Monday, June 27, 2011

Monday Roundup

Favorites and duds in no particular order.

, in no particular order:

I'm convinced nobody else saw this comment from Gamboa Constrictor in the Wake Up Deadspin post. That's the only possible explanation. Because I roared with laughter when I read it. It is hysterical. I will accept your thanks in advance.

David Hume's offering in the Play of the Year post also cracked me up. For whatever reason, food jokes work. I have the hardest time describing this particular kind of humor, so I'm going to waste use a lot of words and hopefully it'll amount to something: it is funnier (it just is) to take a target with an obvious vulnerability and savage that vulnerability. It's not something to be proud of, but look: a joke that cleverly asserts that a $900 meal at el bulli is actually comprised of sawdust and coyote-meat could be funny, but a joke that rather bluntly asserts that they serve garbage at an obvious hole like Applebees is somehow funnier. I suppose it's the added characteristic of cruelty, but that doesn't sound very nice, does it? It's funny because it's cruel. Is it inherently funny to strip something miserable of its flimsy remnants of dignity? Jesus, I'm laughing even as I think about it. But there's this: asserting that something grand is shabby rings hollow and even bitter, and lacks the wit that usually powers a punchline - it's not true. Brutalizing something for an obvious vulnerability is witty for the simple truth of the connection it makes between target and reference, and allows for the kind of outlandish comparisons that can, themselves, be funny, while apparently carrying the humor-booster of, well, cruelty.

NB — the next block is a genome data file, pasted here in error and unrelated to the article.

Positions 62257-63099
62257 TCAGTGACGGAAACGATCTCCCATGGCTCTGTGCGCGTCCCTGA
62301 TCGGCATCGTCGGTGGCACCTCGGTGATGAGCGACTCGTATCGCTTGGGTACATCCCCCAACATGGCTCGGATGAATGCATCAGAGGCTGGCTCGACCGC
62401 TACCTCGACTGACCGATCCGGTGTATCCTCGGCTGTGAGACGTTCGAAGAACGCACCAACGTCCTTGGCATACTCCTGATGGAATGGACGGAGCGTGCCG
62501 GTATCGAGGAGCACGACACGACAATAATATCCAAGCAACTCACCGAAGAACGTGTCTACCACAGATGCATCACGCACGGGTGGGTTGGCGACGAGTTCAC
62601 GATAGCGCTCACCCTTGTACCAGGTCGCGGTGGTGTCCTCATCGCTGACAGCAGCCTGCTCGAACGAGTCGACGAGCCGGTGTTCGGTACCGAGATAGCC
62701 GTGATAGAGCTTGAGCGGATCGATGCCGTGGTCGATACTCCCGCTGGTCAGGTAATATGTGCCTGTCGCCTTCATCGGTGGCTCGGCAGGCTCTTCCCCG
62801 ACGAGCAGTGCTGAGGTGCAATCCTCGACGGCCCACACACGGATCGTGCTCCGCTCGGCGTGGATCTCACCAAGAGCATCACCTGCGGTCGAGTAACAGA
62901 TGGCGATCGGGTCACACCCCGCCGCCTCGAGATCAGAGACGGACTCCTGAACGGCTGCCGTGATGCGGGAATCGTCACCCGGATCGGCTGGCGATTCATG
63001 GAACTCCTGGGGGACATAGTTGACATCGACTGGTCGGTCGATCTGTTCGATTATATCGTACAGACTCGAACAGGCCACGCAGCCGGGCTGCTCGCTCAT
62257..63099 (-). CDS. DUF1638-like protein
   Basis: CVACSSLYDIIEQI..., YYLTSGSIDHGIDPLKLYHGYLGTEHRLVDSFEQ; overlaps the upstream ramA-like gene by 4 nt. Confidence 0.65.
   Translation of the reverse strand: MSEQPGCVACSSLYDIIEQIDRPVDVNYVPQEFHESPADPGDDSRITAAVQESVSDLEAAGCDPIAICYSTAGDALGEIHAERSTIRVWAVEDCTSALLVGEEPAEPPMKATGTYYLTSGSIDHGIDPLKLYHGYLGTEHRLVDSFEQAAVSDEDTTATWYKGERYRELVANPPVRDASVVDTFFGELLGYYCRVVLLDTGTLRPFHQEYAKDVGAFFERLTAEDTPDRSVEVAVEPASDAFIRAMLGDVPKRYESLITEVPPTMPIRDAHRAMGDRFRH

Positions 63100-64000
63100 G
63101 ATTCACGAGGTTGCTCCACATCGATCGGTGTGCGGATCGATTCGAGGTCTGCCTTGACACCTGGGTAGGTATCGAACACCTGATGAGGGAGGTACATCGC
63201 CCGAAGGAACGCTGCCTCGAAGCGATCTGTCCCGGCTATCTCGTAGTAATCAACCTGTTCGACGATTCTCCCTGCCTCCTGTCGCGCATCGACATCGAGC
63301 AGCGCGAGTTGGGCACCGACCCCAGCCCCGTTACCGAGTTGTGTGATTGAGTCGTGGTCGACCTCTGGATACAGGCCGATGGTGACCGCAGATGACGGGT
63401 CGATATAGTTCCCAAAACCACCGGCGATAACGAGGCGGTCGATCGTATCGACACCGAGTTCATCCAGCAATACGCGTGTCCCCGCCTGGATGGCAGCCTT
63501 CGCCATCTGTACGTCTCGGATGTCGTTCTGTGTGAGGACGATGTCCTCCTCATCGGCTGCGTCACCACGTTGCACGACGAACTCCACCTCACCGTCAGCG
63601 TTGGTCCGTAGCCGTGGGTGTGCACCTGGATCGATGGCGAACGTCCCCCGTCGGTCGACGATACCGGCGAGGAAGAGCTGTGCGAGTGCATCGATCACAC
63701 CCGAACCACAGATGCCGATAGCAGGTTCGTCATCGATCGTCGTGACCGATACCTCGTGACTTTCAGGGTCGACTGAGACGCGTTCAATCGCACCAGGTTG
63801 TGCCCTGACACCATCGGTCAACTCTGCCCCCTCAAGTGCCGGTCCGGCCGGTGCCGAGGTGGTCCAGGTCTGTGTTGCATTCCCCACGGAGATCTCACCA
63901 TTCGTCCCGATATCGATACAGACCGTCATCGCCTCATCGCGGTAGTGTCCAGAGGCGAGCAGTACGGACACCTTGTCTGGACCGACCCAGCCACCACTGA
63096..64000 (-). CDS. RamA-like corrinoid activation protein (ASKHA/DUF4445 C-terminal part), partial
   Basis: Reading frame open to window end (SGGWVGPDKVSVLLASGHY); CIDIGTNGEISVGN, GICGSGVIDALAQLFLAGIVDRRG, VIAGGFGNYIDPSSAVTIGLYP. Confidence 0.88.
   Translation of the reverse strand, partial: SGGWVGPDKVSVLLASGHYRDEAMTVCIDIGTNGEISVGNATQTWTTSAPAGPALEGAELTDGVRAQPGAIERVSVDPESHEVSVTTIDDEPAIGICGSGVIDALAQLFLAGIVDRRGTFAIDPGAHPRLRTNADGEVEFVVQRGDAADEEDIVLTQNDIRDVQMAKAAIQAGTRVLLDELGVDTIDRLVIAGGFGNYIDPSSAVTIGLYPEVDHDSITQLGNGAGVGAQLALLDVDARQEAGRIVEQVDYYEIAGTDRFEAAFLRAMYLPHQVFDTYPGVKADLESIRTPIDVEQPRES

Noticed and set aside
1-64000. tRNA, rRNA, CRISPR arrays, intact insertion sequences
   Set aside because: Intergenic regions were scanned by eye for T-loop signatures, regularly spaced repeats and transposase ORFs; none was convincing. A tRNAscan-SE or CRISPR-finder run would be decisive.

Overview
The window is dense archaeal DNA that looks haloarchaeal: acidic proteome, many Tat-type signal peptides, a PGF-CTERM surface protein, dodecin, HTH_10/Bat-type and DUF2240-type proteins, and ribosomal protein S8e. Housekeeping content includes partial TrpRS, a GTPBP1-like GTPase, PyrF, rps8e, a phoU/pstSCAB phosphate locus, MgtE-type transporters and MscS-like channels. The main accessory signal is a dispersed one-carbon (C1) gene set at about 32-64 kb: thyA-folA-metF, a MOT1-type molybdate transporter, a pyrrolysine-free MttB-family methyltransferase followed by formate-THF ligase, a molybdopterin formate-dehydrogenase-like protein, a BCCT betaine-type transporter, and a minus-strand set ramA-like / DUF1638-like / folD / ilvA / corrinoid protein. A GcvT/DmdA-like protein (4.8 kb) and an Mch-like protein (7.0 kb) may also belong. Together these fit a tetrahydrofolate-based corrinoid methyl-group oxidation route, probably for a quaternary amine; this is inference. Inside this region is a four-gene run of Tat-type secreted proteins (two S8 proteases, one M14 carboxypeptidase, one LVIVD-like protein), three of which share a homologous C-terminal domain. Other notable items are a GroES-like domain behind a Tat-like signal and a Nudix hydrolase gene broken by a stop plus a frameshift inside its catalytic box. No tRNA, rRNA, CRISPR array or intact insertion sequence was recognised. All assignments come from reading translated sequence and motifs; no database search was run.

So there.

Here's something daring and creative from our guy dont-forget-where-you-came-from-cheese-mac in the T.O. Injury post. Okay, so the first part of this joke establishes something: surgery is taking place (premise), doc calls for item, item is handed back(set-up and rhythm). Rhythm is important because it reinforces the premise and therefore our expectations with each repetition. Expectation here is twofold - surgery entails certain specific events x the sequence seems to include those events in a specific rhythm. As is the case in all good jokes, that reinforced tension is commuted, in this case immediately after [stitches up wound] when the scalpel is again requested. But unlike most other jokes, the punchline doesn't hit at that point - in fact, the betrayal of expectation creates more tension in this joke, as we wonder where the hell it's going. The punchline comes at the very end, where it belongs, but that dynamic - where the punchline does not, itself, reverse our expectations - is interesting. Nice job.